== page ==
The prefecture of Imathia borders to the north with the prefecture of Pella, to the east with the prefecture of Thessaloniki, to the west with the prefecture of Kozani and to the southeast with the prefecture of Pieria. The prefecture stretches over the western part of the fertile valley of central Macedonia and is run through by the rivers Aliakmonas and Loudias.

Imathia is covered in densely wooded beech forests. Mt Vermio is ideal for winter holidays offering unique opportunities for mountain climbing and skiing. Excursions to remote villages nestled in lush greenery, the archaeological site of Vergina and the renowned monastery of Panagia Soumela fascinate the visitor.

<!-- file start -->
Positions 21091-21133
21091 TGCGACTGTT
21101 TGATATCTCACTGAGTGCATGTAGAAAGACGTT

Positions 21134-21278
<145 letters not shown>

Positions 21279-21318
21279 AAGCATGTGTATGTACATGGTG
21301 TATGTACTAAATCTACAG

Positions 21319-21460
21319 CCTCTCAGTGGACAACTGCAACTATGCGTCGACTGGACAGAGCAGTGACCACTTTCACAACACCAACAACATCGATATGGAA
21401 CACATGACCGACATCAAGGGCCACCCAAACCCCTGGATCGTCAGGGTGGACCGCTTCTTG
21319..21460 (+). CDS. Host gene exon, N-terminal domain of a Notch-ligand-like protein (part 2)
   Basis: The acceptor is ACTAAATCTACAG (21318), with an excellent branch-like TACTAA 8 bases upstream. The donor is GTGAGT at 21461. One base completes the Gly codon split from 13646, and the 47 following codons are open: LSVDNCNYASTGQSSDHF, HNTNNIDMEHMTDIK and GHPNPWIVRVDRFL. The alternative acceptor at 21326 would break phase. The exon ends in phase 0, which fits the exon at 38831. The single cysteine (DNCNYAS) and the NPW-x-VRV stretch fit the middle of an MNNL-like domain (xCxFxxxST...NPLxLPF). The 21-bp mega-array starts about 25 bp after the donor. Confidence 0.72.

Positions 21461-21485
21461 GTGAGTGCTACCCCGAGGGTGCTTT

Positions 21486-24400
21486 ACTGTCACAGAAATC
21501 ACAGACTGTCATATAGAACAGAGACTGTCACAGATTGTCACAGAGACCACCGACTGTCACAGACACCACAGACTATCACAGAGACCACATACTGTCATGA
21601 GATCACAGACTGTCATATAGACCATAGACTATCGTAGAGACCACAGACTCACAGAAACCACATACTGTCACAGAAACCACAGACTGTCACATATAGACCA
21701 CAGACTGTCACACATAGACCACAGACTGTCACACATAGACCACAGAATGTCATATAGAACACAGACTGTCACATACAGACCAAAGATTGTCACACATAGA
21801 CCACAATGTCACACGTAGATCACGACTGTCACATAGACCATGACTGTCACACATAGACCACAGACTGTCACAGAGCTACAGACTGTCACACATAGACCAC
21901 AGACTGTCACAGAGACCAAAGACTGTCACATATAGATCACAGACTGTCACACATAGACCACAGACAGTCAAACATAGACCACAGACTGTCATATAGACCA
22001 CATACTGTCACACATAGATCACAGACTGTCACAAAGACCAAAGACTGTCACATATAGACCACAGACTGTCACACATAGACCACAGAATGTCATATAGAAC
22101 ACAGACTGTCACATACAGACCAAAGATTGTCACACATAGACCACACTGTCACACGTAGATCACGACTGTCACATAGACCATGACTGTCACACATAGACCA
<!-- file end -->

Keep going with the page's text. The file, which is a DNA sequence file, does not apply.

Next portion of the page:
The mountain mass of eastern Vermio dominates the west part of the prefecture. The valley of the river Aliakmonas is a place of immense natural beauty stretching between Mt Vermio and Pieria mountains.

South of Verria city, on the slopes of Vermion (18 km.), lies the village of Kastania, which is usually snowed – in during the winter. This village counts about 300 people and it is the site of the monastery of the Panagia Soumela, founded by refugees from the Pontos; the monastery that roofs the famous icon of Panagia brought from the monastery of Our Lady of Mount Melas, in the mountains of Trapezounta district (todays’ Turkey). The Apostle Luke painted this icon. On the 15th of August,  thousands of pilgrims come to the monastery that has a number of beds to accommodate them.